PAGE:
In addition, India has made significant progress to achieve 52nd rank in WIPO’s Global Innovation Index (GII) 2019 and 54th rank in Bloomberg Innovation Index 2020 which implies that the culture of innovation is taking center stage in India. 

India’s foreign exchange reserves rose by $64 billion in 2019 to touch a record $457.5 billion. India is self-sufficient in food grains with an output of nearly 284 metric tons last year. This year we expect to grow more food and take the total output to 291 mt, including 116 metric tons of rice and 100 metric tons of wheat. Despite a slight slump in India’s economy last year, the future looks promising. The IMF has projected that India’s GDP would grow at the rate of 5.8 percent in 2020 and rise to 6.5 percent by 2021, keeping India on course for a $5 trillion economy by 2024-25.

On the foreign policy front, India advocates a democratic and rules-based international order that emphasizes the equality of all nations, irrespective of size, population and military might. India is in favor of comprehensive reforms of the UN Security Council and its expansion to make it more representative, effective and responsive to the geopolitical realities of the 21st century.

India’s deep commitment to the Indo-Pacific region based on our vision of SAGAR — Security and Growth for All in the Region — and its consultative and law-abiding approach on matters of global importance is widely recognized and appreciated. India continues to have comprehensive cooperation with the GCC, IORA, ASEAN and the African countries among others.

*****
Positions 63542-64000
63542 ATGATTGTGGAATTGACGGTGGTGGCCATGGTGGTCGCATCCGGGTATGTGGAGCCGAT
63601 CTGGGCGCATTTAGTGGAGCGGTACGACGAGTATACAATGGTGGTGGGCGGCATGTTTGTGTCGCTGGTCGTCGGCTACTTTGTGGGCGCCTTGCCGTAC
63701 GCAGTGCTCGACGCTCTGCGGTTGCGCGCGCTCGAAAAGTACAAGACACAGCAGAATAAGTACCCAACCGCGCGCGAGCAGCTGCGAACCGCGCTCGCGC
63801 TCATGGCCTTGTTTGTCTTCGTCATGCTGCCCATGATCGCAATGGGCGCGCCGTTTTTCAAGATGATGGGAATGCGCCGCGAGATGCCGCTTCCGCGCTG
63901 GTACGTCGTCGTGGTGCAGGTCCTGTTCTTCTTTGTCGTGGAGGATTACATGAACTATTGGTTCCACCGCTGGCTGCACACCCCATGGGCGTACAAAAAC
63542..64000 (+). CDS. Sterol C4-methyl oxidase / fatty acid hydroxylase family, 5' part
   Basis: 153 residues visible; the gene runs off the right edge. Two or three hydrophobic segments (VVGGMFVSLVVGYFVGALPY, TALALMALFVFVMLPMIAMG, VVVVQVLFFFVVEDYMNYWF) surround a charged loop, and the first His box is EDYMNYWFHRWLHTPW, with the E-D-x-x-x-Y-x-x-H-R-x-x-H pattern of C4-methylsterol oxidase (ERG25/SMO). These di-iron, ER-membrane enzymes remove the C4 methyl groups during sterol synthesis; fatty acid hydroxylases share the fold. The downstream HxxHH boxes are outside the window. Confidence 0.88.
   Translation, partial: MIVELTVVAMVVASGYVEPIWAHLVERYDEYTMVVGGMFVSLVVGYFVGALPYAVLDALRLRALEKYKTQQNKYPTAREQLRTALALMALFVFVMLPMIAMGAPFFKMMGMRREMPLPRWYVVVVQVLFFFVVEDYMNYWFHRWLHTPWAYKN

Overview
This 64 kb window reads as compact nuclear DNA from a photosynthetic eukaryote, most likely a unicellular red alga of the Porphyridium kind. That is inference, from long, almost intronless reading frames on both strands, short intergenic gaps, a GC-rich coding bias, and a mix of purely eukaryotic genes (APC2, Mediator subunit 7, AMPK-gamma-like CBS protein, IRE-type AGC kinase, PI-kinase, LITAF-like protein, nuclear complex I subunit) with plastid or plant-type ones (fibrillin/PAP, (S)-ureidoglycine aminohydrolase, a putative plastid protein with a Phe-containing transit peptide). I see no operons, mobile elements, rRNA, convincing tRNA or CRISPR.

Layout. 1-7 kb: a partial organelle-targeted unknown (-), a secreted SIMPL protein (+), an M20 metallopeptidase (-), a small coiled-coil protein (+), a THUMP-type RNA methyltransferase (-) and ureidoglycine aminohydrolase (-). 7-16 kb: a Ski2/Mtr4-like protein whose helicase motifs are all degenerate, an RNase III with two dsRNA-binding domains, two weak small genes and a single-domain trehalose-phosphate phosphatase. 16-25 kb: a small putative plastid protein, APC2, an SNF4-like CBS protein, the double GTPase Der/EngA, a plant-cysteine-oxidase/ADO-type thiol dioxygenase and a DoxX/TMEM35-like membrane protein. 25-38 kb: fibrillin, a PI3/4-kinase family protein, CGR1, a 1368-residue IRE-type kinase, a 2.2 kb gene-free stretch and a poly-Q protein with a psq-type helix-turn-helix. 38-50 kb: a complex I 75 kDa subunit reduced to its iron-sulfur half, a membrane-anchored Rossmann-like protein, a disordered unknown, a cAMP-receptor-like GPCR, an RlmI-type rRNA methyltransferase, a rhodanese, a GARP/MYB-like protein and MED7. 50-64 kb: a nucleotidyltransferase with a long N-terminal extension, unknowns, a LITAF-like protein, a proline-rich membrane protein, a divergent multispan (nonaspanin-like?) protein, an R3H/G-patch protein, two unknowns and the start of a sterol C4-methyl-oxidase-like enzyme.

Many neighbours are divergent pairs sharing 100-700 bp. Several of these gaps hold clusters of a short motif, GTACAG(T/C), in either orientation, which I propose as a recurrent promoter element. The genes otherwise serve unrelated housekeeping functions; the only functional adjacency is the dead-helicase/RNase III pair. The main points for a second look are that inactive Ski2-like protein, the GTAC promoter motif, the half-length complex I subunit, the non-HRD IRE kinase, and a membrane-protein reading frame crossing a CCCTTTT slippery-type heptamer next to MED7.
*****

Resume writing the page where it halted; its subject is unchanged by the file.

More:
India’s bilateral relations with Saudi Arabia in modern times date back to 1947, when diplomatic relations were established between the two countries immediately after India gained independence. The bilateral relationship has evolved progressively into a multifaceted and mutually beneficial strategic partnership.

The signing of an agreement between the two countries, during an official visit by Prime Minister Narendra Modi to the Kingdom in October 2019, to form a Strategic Partnership Council marks a new era in Indo-Saudi relations.

The leadership of both countries is keen to strengthen and expand the gamut of bilateral relations in diverse fields such as trade, investments and economic cooperation, infrastructure, security and defense cooperation, energy security, food security, health care, entertainment, civil aviation, tourism and culture, along with people-to-people engagement.